The podcast industry is experiencing another shift in audience interest: Podcasts related to coronavirus have largely dropped off the top charts on Apple Podcasts, while podcasts about race are rising. (However, as Hot Pod’s Nick Quah reminds us, the charts are supposed to be “a measure of heat more than bigness.”)
Audiences are turning to podcasts, both new and old, to help guide them through today’s events and discussions related to the Black Lives Matter movement, as well as to help educate themselves more broadly on race in America. For instance, The New York Times’ “1619,” NPR’s “Code Switch,” and Crooked Media’s “Pod Save The People” have all moved up to place on the top 10 podcasts. With the exception of NPR’s “Coronavirus Daily” and CNN’s “Coronavirus: Fact vs. Fiction,” most of the pop-up coronavirus podcasts dropped off the Top 200 list.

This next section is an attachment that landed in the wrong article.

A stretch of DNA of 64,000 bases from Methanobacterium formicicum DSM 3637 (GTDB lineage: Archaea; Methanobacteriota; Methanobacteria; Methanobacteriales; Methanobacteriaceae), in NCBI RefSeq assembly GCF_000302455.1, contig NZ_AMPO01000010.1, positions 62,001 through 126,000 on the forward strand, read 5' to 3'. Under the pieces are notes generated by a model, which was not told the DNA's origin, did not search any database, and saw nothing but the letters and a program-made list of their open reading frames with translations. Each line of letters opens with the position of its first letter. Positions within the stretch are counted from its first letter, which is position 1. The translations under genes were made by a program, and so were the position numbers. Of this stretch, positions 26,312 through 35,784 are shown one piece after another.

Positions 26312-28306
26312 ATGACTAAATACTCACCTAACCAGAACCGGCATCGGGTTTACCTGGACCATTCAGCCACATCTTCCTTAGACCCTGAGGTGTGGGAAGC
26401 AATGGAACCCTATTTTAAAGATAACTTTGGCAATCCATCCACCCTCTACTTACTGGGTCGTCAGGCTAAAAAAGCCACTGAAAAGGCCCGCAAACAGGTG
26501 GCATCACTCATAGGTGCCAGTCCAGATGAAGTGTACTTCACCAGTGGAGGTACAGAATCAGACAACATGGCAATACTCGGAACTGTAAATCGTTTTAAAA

As Nick Quah notes, this movement has also sparked conversations around inequality in the podcast industry: Podcast producers of color, and workers in the media industry in general, have turned to their social media to share their stories of racism and inequality in the workplace. One notable response thus far: Broccoli Content’s founder Renay Richardson has created a pact to challenge the audio industry by taking a pledge to enforce five actions towards equality within their companies. Over 200 podcast companies have signed this pledge.
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